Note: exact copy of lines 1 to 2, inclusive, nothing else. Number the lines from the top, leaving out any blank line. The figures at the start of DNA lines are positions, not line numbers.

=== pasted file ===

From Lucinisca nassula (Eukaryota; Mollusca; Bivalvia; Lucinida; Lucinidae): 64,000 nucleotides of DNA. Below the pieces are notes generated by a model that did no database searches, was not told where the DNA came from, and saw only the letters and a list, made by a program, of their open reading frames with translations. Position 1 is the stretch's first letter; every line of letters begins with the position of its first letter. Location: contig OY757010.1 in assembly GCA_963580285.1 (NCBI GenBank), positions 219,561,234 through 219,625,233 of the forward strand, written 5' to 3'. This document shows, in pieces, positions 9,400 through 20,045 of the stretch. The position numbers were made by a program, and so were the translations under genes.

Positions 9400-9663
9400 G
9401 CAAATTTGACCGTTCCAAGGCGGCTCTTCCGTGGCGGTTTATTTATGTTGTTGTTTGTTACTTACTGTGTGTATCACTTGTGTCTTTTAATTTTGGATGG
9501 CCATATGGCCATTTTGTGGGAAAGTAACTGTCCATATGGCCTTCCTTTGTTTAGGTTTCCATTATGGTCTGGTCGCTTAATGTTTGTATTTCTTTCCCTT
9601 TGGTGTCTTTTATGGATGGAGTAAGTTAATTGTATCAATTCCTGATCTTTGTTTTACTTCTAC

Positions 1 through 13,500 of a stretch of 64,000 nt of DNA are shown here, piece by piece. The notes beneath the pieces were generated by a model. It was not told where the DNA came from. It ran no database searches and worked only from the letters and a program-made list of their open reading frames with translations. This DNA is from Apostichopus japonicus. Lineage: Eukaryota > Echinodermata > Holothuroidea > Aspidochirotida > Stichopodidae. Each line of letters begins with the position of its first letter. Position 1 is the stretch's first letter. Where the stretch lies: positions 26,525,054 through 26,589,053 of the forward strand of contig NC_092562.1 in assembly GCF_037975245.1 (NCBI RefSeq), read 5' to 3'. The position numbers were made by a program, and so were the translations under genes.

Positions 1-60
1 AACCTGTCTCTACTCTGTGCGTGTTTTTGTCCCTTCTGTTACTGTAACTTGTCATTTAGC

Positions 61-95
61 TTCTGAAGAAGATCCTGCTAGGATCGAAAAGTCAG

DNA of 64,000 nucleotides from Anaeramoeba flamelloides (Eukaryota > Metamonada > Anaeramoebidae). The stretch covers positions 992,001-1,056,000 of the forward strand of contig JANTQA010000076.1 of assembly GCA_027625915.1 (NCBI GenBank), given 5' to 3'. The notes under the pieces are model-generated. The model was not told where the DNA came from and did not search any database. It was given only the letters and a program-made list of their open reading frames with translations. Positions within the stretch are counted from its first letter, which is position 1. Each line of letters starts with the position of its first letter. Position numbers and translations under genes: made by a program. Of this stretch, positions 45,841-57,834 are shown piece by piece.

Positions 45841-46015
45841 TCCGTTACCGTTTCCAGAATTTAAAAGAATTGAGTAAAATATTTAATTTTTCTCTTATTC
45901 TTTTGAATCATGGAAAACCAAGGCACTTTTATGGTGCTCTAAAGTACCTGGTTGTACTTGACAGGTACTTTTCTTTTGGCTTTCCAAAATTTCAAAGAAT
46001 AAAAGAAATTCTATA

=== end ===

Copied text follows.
From Lucinisca nassula (Eukaryota; Mollusca; Bivalvia; Lucinida; Lucinidae): 64,000 nucleotides of DNA. Below the pieces are notes generated by a model that did no database searches, was not told where the DNA came from, and saw only the letters and a list, made by a program, of their open reading frames with translations. Position 1 is the stretch's first letter; every line of letters begins with the position of its first letter. Location: contig OY757010.1 in assembly GCA_963580285.1 (NCBI GenBank), positions 219,561,234 through 219,625,233 of the forward strand, written 5' to 3'. This document shows, in pieces, positions 9,400 through 20,045 of the stretch. The position numbers were made by a program, and so were the translations under genes.

Positions 9400-9663